It was a normal Friday night. Mrs J and I had dinner, put Aoife to bed and sat back to watch the TV. We were flying to Ireland the next morning so we had done some packing; even as Aoife approaches her second Christmas there is no avoiding feeling like you are packing for a trek up the Amazon rather than a weekend away in Belfast; and were chatting about the days aheads.
We moved between watching Children in Need – much harder to watch since we had Aoife with lots of counting of blessing and one or two tears – and the magnificent Gogglebox. With Twitter never far away I was keeping an eye on some breaking news from Paris where there appeared to be a disturbance outside the Stade De France as France played Germany in an international friendly. Like the rest of Europe, it wasn’t long before our normal Friday night turned into a nightmare Friday.
There was something upsettingly compelling about watching the ghastly news unfolding in Paris. We were glued to the TV. The situation got worse every minute. The death toll rose and then rose again, and then again. Our horror heightened. We felt sick. Too numb to cry. Here we go again; more terrorism on our streets, more hate, more lives and families destroyed. More fear.
We had a wonderful weekend in Ireland; a happy time spent with family, including our little niece and nephew – the former enjoying her seventh birthday. There was never a more important time to be with family, hugging those we love a little closer, a chance to give thanks for all that we have. And yet Paris was never far from our thoughts. The TV, radio and internet was always in the background keeping us updated as the horror gave way to grief and the human stories of suffering and survival that inspire and despair in equal measure. At one point my Niece spotted the TV news on the screen and started to ask questions:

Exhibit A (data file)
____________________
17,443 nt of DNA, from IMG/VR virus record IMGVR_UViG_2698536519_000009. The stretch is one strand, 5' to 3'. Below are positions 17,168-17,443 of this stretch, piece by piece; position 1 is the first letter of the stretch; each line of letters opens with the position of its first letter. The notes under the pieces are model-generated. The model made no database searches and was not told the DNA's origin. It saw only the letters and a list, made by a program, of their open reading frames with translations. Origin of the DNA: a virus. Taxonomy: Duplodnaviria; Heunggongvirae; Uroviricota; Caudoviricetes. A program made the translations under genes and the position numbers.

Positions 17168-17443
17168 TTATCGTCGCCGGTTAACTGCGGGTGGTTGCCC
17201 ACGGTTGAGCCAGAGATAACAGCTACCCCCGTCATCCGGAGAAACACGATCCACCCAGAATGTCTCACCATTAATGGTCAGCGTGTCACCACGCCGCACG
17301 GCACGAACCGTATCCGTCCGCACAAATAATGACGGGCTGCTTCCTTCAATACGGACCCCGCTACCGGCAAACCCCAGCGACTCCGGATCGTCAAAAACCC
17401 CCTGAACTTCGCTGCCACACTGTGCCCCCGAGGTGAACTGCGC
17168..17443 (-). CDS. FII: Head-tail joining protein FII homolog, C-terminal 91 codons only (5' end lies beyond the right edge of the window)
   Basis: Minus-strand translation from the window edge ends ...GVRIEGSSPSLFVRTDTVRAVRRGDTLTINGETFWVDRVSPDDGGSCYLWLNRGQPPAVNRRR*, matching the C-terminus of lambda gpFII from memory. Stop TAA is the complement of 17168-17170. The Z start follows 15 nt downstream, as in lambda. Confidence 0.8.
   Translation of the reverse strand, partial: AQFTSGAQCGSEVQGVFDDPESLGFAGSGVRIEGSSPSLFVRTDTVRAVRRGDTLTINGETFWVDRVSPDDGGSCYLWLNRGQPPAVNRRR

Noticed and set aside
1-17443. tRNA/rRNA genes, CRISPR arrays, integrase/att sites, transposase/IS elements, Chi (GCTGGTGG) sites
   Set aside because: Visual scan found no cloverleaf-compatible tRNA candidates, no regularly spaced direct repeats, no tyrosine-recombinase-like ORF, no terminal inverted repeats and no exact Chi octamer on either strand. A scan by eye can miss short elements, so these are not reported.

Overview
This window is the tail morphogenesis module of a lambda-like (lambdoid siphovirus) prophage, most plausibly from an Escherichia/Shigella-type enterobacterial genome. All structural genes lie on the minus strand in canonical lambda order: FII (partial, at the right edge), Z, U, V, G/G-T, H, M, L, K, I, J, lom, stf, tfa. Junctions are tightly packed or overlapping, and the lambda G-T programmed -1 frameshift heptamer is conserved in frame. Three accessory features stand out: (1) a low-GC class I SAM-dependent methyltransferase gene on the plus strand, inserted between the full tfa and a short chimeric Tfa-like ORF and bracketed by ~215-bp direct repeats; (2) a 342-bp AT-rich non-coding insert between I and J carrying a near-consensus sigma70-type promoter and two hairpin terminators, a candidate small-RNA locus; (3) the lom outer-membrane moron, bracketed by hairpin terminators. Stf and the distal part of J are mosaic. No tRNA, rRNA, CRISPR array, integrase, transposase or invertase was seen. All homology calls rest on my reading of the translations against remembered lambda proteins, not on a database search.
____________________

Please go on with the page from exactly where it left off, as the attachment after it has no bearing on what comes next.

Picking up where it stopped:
“What’s happening in Paris, Uncle Ben?”
“My friend said some bad people have broken into to France?”
“What does ‘on the run’ mean?
It is easy to turn the TV off and reasonably easy to bat away these questions with vague answers but harder to escape the brutal reality that those who are damaged most by this hate that consumes parts of our world are her generation – my daughter’s generation – those who go after us. They will be hurt the most if we don’t fix our broken world. Even this brief exposure to the television news and the questions it prompted stirred fear in her. She doesn’t know what is happening in Paris and doesn’t know why but she knows its not good. If we don’t reorder this world around us – as someone now much maligned once said – it will only get worse and fear will dominate hope; hate over love.
There was never a better illustration of this than the video that has gone viral this week of a young boy and his Dad crouched in the street in Paris discussing the attacks and the fears the wee man had. It is incredibly moving to see the impact on this boy of the attacks and the beauty of his Dad’s reassurance that flowers and candles will overcome guns. It is hope winning out over fear in a small but powerful way. The boy’s response, his face when he is enveloped by hope and love is a picture that will live long in the memory.
For this who are unsure about the course of action we should now take, I ask them to think about this little boy, my niece, my daughter. I ask them to think about the world they will inherit and our duty to them. Not for the first time, out of the mouths of babes come words that inspire. Our job – the grown ups – is to act – act to ensure that love and hope wins through and we live in a world where flowers and candles always overcome guns.